I recognize Ishpeming, Michigan, He states that he is born December 17, 1884, not in 1882, that we had from the article in the newspaper, and also that he is born in USA, not in Sweden. He has a Next of Kin though, who he calls E. Lynn. Could it be Eric Lind? The father?
I look more into the documents from the Canadian archives as I now have his regimental number, 9689, and I also find E Lynn in CWGC archive, that states the date of death, and also the unit he fought for, 3rd Infantry battalion, CEF.
And here I find some more interesting documents, that connects info that we have from earlier documents. Remember Eric P Lind and Marie? We also have Ishpeming, Michigan.
OK. Most likely I have connected an Edward, who is stated to be born in Sweden according to the census, and also we find the same names Eric and Marie in the Canadian documents, but still no evidence that we have found the correct Edward, because different place of birth is mentioned in the two documents.
I decide to try to look further in Ancestry, with combinations of all the facts that I have. Here I spend some more hours. Suddenly I find something interesting.
I find Per Edward, born in Sweden December 17, 1883. Hm. Same date as in the Canadian documents, but another year, that could of course be normal as that have happened before, especially when soldiers have emigrated in early years.
And I also find some more info, who connects a lot of other facts from earlier. In the document from the Swedish church book I also see the name of the parents to Per Edward. Erik Lind and Märit Ersdotter. Also Kall, Huså and Jämtland is mentioned. I dont think I can come closer at this stage. This must be them.
I also find the document from the church book, that I found in the earlier Swedish archive, Arkiv Digital.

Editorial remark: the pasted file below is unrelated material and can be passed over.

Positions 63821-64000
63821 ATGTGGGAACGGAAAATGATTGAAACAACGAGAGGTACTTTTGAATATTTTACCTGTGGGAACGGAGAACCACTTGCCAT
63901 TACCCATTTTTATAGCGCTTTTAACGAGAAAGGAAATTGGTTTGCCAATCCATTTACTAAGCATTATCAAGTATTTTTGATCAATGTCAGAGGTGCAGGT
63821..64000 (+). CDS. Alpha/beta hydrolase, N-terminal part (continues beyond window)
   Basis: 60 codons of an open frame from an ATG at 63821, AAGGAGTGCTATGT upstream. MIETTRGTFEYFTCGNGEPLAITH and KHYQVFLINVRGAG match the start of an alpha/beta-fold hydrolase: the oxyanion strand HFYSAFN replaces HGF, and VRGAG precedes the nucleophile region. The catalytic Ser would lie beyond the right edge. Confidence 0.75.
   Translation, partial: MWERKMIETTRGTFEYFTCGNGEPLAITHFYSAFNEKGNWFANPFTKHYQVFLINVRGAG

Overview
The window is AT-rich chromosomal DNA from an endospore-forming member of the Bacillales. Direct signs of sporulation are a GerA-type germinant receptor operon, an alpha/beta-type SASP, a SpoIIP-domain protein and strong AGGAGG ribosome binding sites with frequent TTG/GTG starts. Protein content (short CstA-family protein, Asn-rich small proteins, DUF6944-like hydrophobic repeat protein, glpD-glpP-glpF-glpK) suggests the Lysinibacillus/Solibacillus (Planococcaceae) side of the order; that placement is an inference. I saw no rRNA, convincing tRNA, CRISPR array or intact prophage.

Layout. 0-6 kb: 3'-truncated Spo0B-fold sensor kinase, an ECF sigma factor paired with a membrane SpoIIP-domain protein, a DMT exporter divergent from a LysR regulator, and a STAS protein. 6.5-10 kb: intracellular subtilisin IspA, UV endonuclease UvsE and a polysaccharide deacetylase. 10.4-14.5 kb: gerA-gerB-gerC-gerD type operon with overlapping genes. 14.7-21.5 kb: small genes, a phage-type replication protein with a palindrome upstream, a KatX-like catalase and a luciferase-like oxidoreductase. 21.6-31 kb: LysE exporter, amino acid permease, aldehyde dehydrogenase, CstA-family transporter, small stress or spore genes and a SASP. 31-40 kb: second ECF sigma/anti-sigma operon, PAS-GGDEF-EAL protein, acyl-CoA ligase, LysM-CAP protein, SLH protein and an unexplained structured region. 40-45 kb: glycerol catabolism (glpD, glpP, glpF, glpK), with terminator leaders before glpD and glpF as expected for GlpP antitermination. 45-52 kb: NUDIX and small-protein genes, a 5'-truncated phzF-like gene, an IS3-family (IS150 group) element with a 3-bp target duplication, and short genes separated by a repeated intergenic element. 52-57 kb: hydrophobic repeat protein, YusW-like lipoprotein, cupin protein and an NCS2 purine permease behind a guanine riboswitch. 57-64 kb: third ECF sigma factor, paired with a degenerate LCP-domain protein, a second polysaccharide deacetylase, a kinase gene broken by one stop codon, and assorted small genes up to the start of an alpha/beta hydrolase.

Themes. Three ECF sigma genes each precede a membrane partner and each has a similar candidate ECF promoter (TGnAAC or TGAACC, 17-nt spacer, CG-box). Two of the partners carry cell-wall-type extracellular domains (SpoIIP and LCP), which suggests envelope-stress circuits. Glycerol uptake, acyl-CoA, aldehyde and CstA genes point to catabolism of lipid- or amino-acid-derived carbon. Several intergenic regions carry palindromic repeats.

This document says that Eric Person Lind is going to North America in July 1883, And his wife Märit moves over in November 1886.
I think it is like this. Edward Is not born when his father leaves for North America, he is born i Sweden, as we also find in the Census document. But when I read the explaining text to the census it says that Edward emigrated to North America in 1885. Maybe that year is wrong, or just estimated. In this case I cant exlain this.
Edward Lynn is probably Per Edward Lind, a lot of facts points in that direction. I dont say I am 100% sure, but most likely I have found the correct individual.
Edward Lynn is buried at Adanac Military Cemetery, Somme region, in France, after has been killed in action October 8, 1916.
I will also put some prints from the diary of 3rd Infantry battalion, CEF, which explains in which region he was when he was killed. I will also put some snippets from the trench maps.
The fight which Edward participated in was cruel. From the 14 officers and the 481 Other ranks who started this specific battle, only 1 officer and 85 Other ranks were left when the day was over.
Please feel free to point me in another direction if you find some info above, that may be wrong, but I will put him in my database as soldier #409 until anything else comes up.
May Edward rest in peace. We will remember them.